Filipinos, Vietnamese protest China’s territorial claims

Jun 9, 2014News

(BGF) – The Philippine Daily Inquirer reported the crowd of about 500 people protested against China’s claims to much of the South China Sea in front of the Chinese consulate in Manila. A small group of Vietnamese also joined the protest, waving anti- China banners, as a support to the Philippines in the struggle against an aggressive China. The protest also attracted participation of the Philippine former government and army officials.

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Filipinos, Vietnamese protest China’s territorial claims


A Fililipino protester holds a slogan beside a Philippine flag during a rally outside the Chinese Consulate in suburban Makati, south of Manila, Philippines on Tuesday June 11, 2013. The group held the rally to oppose China’s alleged continued intrusion and poaching activities in the West Philippine Sea. (Photo Credit: Associated Press)

MANILA, Philippines — Hundreds of people in the Philippine capital protested Wednesday against China’s claims to much of the vast South China Sea, saying Beijing’s intrusions into other countries’ territories would tarnish its image as it becomes a world power.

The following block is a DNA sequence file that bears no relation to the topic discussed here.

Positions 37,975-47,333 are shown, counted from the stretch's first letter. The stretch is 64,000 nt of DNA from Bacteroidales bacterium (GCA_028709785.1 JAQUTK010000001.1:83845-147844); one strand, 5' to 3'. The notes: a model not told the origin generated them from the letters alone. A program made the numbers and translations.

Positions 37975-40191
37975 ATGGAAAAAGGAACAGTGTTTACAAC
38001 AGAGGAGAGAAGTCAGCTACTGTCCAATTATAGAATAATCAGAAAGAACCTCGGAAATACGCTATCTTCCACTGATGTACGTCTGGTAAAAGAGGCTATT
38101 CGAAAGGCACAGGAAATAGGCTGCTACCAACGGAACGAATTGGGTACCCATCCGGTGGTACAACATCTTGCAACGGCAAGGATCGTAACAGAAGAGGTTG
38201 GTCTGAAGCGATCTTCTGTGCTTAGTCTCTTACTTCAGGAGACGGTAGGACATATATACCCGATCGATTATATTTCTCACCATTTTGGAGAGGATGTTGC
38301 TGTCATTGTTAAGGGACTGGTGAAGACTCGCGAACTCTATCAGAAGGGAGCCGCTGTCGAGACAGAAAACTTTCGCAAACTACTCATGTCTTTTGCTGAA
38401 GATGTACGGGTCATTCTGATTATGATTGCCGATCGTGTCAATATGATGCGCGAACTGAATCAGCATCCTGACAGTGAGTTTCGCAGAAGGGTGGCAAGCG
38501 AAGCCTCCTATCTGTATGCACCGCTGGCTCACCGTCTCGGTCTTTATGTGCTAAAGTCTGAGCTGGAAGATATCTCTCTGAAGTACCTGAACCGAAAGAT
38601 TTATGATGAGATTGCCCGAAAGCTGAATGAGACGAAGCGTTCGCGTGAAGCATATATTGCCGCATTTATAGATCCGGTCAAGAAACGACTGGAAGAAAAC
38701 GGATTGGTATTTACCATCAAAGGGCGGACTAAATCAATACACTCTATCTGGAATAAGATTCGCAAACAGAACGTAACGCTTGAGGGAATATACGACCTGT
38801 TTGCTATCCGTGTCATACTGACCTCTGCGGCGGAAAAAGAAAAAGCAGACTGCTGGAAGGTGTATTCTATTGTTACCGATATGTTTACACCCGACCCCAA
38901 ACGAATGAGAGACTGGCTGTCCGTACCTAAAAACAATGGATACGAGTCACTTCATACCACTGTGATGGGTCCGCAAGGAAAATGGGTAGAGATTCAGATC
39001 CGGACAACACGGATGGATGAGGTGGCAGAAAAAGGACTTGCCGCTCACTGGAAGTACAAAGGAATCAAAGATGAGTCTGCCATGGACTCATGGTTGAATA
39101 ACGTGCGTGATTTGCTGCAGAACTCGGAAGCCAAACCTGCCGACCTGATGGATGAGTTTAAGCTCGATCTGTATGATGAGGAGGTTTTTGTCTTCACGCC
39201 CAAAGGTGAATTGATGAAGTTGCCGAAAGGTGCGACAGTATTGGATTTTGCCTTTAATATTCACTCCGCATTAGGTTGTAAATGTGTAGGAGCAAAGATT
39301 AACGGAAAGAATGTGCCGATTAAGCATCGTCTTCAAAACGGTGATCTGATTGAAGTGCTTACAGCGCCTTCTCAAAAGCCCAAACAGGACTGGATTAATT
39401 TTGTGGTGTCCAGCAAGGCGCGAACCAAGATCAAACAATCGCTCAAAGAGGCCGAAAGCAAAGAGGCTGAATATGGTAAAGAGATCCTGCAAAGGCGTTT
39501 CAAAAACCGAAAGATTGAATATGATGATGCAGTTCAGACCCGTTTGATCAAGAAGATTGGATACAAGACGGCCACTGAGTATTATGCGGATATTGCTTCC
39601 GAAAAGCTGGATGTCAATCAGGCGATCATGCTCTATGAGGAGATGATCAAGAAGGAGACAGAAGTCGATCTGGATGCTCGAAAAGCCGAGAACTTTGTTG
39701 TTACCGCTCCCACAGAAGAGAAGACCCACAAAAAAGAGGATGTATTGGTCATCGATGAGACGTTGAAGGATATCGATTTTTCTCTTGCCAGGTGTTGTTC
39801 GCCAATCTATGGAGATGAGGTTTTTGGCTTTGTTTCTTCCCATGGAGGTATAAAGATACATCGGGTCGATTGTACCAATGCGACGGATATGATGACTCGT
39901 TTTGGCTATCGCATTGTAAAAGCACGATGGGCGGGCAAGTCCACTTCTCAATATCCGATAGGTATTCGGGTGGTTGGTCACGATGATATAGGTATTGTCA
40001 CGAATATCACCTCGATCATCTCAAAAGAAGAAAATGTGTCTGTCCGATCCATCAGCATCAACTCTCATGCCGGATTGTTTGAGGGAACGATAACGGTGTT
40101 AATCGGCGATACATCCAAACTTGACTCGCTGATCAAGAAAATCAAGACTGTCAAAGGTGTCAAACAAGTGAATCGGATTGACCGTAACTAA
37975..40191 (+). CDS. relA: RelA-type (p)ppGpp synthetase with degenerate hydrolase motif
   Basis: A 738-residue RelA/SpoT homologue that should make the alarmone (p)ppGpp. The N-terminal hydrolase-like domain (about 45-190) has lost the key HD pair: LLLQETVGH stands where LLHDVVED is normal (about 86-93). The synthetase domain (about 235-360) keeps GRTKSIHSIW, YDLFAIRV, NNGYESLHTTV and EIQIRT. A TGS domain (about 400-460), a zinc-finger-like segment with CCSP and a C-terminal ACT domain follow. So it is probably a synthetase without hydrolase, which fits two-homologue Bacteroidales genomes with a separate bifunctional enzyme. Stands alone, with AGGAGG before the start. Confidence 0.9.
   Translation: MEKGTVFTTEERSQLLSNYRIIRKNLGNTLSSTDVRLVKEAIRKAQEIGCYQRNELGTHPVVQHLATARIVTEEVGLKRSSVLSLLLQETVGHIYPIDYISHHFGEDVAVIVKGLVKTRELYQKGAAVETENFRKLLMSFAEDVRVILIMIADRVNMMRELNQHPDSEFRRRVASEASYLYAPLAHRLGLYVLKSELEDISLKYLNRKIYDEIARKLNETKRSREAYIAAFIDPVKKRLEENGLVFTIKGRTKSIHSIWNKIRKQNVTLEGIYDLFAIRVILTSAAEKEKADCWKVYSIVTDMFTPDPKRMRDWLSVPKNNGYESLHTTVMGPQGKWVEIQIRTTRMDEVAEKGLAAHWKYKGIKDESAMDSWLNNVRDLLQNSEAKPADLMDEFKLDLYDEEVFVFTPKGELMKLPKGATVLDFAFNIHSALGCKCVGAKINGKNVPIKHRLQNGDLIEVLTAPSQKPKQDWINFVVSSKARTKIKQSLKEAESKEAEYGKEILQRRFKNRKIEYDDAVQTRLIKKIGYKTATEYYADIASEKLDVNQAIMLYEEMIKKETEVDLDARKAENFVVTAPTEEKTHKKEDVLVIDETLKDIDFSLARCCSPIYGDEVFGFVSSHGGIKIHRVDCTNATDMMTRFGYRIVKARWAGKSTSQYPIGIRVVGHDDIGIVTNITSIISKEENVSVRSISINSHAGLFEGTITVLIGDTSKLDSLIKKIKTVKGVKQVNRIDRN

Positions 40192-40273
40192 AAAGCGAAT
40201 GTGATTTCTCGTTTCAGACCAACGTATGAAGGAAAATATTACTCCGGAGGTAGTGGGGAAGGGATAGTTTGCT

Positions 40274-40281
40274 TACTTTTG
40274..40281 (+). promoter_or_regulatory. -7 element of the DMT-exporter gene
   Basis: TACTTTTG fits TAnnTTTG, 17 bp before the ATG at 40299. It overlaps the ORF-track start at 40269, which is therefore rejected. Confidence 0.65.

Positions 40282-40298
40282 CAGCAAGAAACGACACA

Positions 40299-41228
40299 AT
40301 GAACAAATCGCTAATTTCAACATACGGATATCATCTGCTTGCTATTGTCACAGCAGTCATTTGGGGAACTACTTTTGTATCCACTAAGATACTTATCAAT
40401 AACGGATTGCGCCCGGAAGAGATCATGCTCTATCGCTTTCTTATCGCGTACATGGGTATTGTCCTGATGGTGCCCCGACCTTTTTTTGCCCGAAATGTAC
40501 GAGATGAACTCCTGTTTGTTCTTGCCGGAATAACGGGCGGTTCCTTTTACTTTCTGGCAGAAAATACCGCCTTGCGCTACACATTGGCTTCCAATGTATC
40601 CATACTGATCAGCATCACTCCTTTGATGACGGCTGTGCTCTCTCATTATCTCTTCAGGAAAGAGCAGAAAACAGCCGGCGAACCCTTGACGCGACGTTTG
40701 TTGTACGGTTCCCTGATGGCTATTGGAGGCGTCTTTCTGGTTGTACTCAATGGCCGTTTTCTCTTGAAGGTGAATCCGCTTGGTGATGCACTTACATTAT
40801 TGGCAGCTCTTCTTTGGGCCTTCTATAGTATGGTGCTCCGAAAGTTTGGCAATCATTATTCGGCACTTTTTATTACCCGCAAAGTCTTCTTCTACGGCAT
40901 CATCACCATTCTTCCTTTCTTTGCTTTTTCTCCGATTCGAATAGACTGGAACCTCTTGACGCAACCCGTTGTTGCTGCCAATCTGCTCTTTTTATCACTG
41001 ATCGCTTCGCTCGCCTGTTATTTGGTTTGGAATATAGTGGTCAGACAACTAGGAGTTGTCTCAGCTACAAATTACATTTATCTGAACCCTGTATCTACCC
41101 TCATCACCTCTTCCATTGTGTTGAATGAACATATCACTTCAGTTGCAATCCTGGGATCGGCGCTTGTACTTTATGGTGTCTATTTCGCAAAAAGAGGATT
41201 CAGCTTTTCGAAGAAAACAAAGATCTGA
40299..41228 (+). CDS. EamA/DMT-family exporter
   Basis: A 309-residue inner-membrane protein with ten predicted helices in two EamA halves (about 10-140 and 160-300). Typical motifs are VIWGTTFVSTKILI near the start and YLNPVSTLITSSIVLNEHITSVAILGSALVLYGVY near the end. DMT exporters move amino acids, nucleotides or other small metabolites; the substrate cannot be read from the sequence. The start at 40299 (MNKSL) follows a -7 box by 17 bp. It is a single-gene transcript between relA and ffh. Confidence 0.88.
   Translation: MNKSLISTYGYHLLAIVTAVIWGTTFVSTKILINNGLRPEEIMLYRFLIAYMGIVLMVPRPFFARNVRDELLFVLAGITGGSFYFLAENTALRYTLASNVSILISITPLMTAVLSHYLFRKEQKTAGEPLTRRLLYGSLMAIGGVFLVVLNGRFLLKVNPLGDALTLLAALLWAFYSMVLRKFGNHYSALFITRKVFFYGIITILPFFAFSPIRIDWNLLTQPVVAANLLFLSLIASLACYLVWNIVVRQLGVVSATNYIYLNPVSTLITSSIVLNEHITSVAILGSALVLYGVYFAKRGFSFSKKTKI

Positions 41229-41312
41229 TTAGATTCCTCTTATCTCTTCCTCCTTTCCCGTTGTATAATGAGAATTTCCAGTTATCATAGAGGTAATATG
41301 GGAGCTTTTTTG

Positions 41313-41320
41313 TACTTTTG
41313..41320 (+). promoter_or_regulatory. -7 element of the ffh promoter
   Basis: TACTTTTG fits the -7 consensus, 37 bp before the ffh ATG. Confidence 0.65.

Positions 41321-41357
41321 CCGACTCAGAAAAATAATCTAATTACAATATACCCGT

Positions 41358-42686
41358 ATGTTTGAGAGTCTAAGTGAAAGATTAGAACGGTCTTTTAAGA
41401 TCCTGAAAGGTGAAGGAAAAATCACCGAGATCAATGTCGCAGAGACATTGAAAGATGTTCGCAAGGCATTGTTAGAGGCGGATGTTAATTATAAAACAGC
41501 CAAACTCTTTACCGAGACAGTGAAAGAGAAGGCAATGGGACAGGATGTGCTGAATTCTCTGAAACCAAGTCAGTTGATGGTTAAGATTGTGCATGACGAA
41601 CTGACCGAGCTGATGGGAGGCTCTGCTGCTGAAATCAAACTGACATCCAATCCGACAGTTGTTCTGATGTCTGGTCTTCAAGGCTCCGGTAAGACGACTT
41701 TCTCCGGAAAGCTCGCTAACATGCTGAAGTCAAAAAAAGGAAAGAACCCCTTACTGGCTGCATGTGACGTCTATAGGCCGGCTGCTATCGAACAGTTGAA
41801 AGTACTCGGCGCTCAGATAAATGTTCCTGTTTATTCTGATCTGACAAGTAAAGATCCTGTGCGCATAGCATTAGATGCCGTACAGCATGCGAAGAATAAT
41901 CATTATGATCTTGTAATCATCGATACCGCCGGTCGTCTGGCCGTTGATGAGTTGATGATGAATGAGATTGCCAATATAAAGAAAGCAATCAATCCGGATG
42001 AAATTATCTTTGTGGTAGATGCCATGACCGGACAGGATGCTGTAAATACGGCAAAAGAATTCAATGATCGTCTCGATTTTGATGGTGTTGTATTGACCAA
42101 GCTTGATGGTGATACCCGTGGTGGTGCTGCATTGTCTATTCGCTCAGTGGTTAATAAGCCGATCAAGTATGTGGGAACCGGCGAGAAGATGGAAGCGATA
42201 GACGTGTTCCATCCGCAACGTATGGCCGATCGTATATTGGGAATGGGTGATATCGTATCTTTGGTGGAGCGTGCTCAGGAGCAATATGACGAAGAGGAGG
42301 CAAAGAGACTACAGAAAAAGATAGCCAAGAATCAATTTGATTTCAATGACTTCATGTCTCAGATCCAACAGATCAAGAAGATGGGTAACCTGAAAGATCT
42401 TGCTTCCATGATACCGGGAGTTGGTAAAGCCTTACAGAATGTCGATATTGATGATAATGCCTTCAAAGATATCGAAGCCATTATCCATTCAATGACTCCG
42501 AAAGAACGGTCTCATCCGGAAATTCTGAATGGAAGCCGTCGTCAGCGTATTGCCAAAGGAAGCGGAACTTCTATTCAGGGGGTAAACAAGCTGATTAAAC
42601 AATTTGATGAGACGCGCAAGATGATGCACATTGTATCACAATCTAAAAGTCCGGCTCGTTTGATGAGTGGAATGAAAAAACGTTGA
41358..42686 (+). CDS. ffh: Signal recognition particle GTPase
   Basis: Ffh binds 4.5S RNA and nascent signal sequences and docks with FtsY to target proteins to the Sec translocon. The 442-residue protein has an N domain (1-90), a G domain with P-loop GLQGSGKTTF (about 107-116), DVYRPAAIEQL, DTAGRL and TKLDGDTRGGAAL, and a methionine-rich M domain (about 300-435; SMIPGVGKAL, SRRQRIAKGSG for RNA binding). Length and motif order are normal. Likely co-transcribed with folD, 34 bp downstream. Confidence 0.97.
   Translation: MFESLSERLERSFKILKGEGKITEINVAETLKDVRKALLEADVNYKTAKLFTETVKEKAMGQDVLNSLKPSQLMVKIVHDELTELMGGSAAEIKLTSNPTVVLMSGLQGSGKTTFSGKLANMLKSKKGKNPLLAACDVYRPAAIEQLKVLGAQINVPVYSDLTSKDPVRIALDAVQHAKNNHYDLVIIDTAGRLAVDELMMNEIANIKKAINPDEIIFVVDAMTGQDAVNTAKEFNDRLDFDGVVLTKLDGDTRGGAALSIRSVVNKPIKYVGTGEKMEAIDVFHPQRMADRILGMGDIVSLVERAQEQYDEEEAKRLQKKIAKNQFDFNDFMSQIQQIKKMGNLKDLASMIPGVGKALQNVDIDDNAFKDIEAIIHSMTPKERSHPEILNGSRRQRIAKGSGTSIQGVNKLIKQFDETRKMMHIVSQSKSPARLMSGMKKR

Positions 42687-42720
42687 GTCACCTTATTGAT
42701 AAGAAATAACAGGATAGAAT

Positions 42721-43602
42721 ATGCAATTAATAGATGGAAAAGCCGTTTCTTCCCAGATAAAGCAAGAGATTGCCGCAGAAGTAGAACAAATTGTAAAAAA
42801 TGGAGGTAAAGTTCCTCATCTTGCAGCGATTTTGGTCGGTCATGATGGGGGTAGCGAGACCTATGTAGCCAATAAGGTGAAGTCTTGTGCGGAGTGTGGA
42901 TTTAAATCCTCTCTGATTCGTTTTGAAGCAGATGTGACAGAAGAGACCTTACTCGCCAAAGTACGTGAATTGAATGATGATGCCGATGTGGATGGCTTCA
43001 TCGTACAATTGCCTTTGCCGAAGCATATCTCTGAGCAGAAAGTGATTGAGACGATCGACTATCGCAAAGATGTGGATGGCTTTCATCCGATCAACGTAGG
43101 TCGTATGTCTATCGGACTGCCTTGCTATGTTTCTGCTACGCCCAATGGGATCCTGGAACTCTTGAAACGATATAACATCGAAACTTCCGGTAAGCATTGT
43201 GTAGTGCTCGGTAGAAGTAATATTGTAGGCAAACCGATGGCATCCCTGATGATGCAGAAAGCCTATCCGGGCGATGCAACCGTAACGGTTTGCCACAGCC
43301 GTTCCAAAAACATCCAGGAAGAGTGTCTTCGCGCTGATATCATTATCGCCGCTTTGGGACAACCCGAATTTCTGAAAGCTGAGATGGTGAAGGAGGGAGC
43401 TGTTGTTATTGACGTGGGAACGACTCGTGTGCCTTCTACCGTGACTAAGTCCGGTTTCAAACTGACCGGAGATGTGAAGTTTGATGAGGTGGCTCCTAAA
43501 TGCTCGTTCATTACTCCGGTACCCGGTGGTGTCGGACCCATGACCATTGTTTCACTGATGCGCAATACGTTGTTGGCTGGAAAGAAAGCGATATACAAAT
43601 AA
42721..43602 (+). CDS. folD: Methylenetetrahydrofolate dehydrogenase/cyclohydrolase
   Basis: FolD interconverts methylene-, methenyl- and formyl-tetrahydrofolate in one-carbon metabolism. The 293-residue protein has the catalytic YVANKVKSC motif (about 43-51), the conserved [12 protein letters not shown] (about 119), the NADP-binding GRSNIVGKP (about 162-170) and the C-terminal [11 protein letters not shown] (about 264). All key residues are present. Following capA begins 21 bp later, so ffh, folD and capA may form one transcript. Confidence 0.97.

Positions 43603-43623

Waving Philippine flags and blowing horns, the protesters massed in front of a building housing the Chinese consulate in Manila, blocking noontime traffic. The Chinese consulate closed its visa office due to the protest.

Anti-riot police closely watched the crowd of about 500, which sang nationalist songs, yelled anti-China slogans and held up placards that read: “China stop bullying” and “China get out of the West Philippine Sea.”

The West Philippine Sea is a new name the Philippine government has adopted for the disputed body of water that has been the site of recent confrontations involving Chinese military and civilian surveillance ships and those from the Philippines and Vietnam.

Six governments — China, the Philippines, Vietnam, Brunei, Malaysia and Taiwan — lay claim to disputed territories in the sea, which is home to busy shipping lanes and is potentially rich in oil and gas deposits. Many fear the disputes could eventually spark Asia’s next major armed conflict.

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